I sat on a demo 1600 GTL the other day and was totally impressed with its looks, creature comforts and, especially, how easily the 775 pound bike lifted from its sidestand. The fit and the finish are superb and the engine sounds like a Ferarri.
BUT...and, for me, it is a big but, the notion of trading my K12GT (new version) doesn't come readily to me. While I read glowing reports in all the BMW-related magazines and newsletters, I did read an article in Rider last week that gave me pause to consider any hasty moves towards a new K bike.
First, this new series costs about $25,000. The bike has NO tipover damage protection. I really hate listening to the flack that lines like this seem to create in forums...usually about how the key to not dropping a bike is "balance." Well, this is a simplistic and simple-minded response. We all agree that balance is key to keeping a bike vertical but stuff happens. I've never met an LT owner who hasn't dropped their bike. It has a bumper to prevent serious damage. The new GT/L does not. BMW does, apparently, offer an engine guard though it was not on either of the bikes I saw. Drop one of these and you've got a $4,000 repair bill. That's just nuts.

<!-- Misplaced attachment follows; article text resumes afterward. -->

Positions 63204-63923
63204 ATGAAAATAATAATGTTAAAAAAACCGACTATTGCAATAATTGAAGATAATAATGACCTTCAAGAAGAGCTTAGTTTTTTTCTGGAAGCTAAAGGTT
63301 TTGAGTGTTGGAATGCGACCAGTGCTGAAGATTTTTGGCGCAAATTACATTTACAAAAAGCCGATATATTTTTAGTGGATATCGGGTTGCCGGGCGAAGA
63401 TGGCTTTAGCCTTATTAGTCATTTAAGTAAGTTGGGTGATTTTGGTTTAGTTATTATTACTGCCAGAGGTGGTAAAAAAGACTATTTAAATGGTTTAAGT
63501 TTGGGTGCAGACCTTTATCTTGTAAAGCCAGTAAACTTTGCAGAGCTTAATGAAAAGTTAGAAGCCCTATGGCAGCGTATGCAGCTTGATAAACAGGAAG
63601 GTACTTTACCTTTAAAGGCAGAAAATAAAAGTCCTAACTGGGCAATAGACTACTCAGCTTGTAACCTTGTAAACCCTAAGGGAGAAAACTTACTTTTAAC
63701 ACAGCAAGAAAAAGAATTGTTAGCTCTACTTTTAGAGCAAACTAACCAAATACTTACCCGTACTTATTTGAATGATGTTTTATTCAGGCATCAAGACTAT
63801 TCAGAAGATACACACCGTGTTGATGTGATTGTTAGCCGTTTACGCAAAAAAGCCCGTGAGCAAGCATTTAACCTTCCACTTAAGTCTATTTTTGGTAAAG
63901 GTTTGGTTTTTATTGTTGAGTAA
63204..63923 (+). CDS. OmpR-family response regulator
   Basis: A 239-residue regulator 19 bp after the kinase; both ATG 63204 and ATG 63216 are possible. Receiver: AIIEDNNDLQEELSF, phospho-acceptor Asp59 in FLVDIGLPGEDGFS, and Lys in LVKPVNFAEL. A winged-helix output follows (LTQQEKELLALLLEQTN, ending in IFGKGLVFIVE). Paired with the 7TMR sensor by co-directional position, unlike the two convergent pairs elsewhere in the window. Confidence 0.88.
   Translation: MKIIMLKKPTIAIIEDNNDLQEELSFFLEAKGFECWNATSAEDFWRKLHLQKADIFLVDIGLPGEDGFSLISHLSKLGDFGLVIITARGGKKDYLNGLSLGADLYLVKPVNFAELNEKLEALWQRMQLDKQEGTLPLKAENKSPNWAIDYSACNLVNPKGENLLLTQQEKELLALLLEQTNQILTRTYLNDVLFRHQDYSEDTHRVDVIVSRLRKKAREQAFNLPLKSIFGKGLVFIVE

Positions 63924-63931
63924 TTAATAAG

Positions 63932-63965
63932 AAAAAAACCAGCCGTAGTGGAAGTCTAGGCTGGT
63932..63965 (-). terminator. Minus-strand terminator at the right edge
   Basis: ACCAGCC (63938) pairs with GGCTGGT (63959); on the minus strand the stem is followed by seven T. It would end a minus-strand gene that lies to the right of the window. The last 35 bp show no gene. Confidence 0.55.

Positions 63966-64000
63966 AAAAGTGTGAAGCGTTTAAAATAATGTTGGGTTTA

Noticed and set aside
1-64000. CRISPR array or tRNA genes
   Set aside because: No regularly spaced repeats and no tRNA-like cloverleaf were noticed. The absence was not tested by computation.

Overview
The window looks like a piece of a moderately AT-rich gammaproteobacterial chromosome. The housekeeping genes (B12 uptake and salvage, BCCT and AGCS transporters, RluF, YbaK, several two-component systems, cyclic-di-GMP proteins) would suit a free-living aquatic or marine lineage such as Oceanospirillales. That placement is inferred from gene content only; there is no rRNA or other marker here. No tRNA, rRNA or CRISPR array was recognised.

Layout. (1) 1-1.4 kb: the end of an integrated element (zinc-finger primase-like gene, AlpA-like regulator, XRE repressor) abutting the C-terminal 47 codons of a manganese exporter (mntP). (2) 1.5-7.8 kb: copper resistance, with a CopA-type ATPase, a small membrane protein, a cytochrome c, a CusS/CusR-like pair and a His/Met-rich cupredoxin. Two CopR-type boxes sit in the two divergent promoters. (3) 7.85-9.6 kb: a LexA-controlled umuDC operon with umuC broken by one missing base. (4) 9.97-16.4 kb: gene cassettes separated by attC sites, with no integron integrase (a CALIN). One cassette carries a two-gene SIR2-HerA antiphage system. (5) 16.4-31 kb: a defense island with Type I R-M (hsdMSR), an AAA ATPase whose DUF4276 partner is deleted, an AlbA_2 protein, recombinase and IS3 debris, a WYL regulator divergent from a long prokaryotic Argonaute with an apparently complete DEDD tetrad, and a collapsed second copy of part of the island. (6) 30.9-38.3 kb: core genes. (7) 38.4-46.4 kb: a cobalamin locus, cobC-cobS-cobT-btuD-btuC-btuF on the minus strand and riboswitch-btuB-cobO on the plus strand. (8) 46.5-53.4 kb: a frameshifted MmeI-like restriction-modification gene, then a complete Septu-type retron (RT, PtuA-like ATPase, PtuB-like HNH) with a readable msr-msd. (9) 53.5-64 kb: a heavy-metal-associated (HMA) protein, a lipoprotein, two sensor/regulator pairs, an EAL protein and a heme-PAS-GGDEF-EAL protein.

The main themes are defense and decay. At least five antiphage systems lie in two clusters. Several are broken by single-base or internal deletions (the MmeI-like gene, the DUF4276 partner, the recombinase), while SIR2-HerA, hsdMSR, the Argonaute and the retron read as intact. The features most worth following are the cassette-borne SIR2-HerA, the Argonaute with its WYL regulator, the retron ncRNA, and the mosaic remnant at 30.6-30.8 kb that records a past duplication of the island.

Second, the article I read identified clunky shifting. I'm still cursing my K12GT for it's clunky shifting. It tolerates absolutely no imperfections in technique. My daily rider is an '02 K12RS and shifting is as smooth as glass. So is the shifting on my X-Challenge. Why does a $25,000 motorcycle have driveline lash and/or clunky shifting? Inexcusable.
This post isn't meant as bait. I am a faithful and devoted BMW rider and always have two or three in my garage. But while it seems BMW owners take particular pride in denigrating marques like H-D, BMW is still willing to put to market stuff that really isn't what it should be. If you knock over an Ultra Classic, you pick it up and keep riding. You don't call your insurance company. When you shift the gears, while it's not smooth as glass, it is a definitive and comfortable thunk into the gear. So, while BMW is being so innovative and coming out with revolutionary new machines, they'd be advised to do some small evolutionary changes like smoothing out their shifting and providing tipover protection. I won't think of buying one of the new bikes until they do.